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    • 1. Technology and SME business opportunities in the green space through communications enabled applications (CEA) We b services + Cloud Computing + Mobile Handoff + Green Nodes   Bill St. Arnaud [email_address] Unless otherwise noted all material in this slide deck may be reproduced, modified or distributed without prior permission of the author
    • 2.  
    • 3. Global Average Temperature
    • 4. 2009 second warmest year ever
    • 5. Jan, Feb Mar 2010 warmest ever This is despite a solar sun spot minimum
    • 6. Climate Forecasts MIT
        • MIT report predicts median temperature forecast of 5.2 ° C
          • 11 ° C increase in Northern Canada & Europe
          • http://globalchange.mit.edu/pubs/abstract.php?publication_id=990
        • Last Ice age average global temperature was 5-6 ° C cooler than today
          • Most of Canada & Europe was under 2-3 km ice
          • With BAU we are talking about 5-6 ° C change in temperature in the opposite direction in less than 80 Years
    • 7. Climate Change is not reversible
      • Climate Change is not like acid rain or ozone destruction where environment will quickly return to normal once source of pollution is removed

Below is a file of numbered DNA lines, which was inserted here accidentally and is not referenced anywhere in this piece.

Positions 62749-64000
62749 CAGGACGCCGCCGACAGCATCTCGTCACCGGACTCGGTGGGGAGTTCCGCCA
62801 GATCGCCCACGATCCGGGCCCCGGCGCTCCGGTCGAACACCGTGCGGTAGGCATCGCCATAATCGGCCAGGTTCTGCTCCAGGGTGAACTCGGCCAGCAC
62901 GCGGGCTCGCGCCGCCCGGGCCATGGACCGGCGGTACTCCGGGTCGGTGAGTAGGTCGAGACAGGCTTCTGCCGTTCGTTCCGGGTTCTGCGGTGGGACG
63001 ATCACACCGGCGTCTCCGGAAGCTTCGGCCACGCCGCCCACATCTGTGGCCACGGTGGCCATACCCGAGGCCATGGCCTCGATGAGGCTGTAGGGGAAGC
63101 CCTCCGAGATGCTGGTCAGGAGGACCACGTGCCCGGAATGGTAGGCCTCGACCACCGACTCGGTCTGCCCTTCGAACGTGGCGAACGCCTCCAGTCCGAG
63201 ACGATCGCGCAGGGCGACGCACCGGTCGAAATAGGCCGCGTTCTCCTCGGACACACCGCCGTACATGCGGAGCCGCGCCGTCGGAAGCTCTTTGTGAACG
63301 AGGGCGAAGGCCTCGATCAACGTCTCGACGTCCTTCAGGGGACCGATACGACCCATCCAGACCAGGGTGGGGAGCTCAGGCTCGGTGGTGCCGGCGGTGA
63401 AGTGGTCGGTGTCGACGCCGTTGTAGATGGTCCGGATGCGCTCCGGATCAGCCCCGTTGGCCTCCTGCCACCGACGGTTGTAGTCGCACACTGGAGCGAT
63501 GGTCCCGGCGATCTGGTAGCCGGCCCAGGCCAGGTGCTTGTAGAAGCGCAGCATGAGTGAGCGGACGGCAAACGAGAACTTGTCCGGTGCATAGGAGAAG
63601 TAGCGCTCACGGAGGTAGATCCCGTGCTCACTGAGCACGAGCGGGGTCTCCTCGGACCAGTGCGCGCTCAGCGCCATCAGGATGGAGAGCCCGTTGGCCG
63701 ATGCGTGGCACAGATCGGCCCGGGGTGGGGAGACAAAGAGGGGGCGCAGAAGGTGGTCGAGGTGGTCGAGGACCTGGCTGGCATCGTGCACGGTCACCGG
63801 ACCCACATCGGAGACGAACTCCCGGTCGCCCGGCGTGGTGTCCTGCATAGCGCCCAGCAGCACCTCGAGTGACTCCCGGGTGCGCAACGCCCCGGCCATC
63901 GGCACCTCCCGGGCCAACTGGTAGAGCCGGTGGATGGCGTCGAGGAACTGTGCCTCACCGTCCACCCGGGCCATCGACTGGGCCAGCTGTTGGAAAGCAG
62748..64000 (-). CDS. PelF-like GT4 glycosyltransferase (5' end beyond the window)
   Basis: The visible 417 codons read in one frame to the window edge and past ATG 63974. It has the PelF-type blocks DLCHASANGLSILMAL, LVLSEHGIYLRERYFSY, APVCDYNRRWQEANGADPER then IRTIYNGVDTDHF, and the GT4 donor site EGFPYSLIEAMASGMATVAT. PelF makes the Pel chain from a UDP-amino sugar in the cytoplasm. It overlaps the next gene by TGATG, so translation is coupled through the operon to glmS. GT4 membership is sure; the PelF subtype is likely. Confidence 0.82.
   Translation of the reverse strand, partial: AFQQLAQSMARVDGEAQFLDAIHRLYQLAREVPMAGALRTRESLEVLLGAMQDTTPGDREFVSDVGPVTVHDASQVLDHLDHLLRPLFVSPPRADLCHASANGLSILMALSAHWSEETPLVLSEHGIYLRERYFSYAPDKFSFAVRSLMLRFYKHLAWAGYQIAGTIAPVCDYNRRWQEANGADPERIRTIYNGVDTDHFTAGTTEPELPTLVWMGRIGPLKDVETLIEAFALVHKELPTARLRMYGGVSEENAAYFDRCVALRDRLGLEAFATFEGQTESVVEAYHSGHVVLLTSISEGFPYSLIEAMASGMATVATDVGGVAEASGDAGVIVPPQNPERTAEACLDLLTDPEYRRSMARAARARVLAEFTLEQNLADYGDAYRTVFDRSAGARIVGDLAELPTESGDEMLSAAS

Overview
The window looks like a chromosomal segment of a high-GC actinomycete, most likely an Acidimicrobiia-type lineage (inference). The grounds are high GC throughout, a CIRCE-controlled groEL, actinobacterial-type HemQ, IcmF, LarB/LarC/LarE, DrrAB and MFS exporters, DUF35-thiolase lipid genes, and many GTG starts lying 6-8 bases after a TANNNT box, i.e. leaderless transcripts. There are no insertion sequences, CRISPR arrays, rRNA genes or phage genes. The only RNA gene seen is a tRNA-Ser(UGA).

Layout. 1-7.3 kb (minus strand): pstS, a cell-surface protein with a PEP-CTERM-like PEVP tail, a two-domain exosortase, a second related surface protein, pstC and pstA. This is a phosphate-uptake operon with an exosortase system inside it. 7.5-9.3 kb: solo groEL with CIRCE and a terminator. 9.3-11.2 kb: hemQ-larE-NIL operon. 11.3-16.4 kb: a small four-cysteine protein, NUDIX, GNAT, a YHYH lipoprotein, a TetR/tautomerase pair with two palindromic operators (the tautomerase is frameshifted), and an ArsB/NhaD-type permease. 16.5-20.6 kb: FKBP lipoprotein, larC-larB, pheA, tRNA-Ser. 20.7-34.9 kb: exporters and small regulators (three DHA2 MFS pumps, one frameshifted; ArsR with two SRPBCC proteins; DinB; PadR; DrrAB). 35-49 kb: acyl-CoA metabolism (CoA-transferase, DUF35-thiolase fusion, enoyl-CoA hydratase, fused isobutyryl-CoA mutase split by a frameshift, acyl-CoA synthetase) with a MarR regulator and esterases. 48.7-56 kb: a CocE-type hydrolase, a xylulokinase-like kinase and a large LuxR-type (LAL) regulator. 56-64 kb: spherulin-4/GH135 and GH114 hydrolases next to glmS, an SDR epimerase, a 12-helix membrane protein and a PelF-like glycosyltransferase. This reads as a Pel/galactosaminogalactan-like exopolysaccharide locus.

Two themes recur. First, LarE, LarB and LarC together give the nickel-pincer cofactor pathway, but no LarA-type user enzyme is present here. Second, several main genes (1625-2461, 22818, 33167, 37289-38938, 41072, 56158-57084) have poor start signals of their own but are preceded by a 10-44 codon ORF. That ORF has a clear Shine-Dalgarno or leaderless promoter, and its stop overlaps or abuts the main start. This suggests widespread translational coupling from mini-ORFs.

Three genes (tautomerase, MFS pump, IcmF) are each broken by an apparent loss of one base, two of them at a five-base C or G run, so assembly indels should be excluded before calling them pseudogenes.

• GHG emissions will stay in the atmosphere for thousands of years and continue to accumulate
      • Planet will continue to warm up even if we drastically reduce emissions
      All we hope to achieve is to slow down the rapid rate of climate change Weaver et al., GRL (2007)
    • 8. Climate tipping points
      • USGS report finds that future climate shifts have been underestimated and warns of debilitating abrupt shift in climate that would be devastating.
      • Tipping elements in the Earth's climate - National Academies of Science
        • “ Society may be lulled into a false sense of security by smooth projections of global change. Our synthesis of present knowledge suggests that a variety of tipping elements could reach their critical point within this century under anthropogenic climate change. “
    • 9. 2009-10 Canada winter 4.2C warmer than average
    • 10. Urgency of Action
      • “ We’re uncertain about the magnitude of climate change, which is inevitable, because we’re talking about reaching levels of carbon dioxide in the atmosphere not seen in millions of years.
      • You might think that this uncertainty weakens the case for action, but it actually strengthens it.
      • This risk of catastrophe, rather than the details of cost-benefit calculations, makes the most powerful case for strong climate policy.
      • Current projections of global warming in the absence of action are just too close to the kinds of numbers associated with doomsday scenarios. It would be irresponsible — it’s tempting to say criminally irresponsible — not to step back from what could all too easily turn out to be the edge of a cliff.”
      Nobel Laureate Paul Krugman http://www.nytimes.com/2010/04/11/magazine/11Economy-t.html?pagewanted=1